NNA president advises newspapers that H1N1 Virus is not really the “swine flu”

10/14/2009

WASHINGTON, DC — National Newspaper Association Cheryl Kaechele, publisher of the Allegan County (MI) News, today urged community newspapers to use precise language in coverage of the H1N1 flu virus. Technically, Kaechele said, the virus is not related to swine.

Kaechele said NNA was asked on behalf of pork producing states to clarify for readers that exposure to hogs, pork products or other swine is not the precipitator of the virus. Confusion from newspaper headlines that refers to H1N1 as “swine flu,” she said, has unfairly cast doubt upon the pork industry.

She said: “Here is what the Center for Disease Controls says about the H1N1 virus:”

This virus was originally referred to as “swine flu” because laboratory testing showed that many of the genes in this new virus were very similar to influenza viruses that normally occur in pigs (swine) in North America. But further study has shown that this new virus is very different from what normally circulates in North American pigs. It has two genes from flu viruses that normally circulate in pigs in Europe and Asia and bird (avian) genes and human genes. Scientists call this a “quadruple reassortant” virus.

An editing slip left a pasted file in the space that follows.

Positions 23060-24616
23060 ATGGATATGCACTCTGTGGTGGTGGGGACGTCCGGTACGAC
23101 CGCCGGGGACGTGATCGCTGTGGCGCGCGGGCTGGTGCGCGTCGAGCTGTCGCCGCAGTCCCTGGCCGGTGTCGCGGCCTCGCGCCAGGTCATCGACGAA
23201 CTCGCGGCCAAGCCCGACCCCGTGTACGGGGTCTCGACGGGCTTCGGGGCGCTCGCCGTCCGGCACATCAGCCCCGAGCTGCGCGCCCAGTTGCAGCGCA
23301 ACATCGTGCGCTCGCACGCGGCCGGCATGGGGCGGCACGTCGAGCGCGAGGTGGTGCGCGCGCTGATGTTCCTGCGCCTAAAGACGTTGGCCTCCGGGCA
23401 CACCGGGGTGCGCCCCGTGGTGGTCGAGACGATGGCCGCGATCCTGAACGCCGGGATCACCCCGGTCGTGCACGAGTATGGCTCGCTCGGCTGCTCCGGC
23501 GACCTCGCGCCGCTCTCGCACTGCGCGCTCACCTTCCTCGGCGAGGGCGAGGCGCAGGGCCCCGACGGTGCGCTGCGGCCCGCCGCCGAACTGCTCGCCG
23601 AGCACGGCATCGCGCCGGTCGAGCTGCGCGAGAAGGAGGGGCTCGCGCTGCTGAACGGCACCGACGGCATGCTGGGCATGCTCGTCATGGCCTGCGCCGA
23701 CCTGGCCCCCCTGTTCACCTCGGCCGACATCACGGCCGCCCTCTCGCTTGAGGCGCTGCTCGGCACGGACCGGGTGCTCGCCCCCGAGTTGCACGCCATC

As newspapers that often cover farming communities, she said, NNA member publications should be aware of the nature of this confusion and accurately label stories about the virus. She thanked Rep. Ike Skelton, D-Mo, for calling the issue to NNA’s attention.

CDC also provides useful tips for preventing illness, Kaechele said.

  • Cover your nose and mouth with a tissue when you cough or sneeze. Throw the tissue in the trash after you use it.
  • Wash your hands often with soap and water. If soap and water are not available, use an alcohol-based hand rub.
  • Avoid touching your eyes, nose or mouth. Germs spread this way.
  • Try to avoid close contact with sick people.
  • If you are sick with flu-like illness, CDC recommends that you stay home for at least 24 hours after your fever is gone except to get medical care or for other necessities. (Your fever should be gone without the use of a fever-reducing medicine.) Keep away from others as much as possible to keep from making others sick.

Community newspapers can provide information on sensible management of the H1N1 season by contacting their public health agencies, she said. Information from CDC can be found at www.cdc.gov/h1n1flu/qa.htm.

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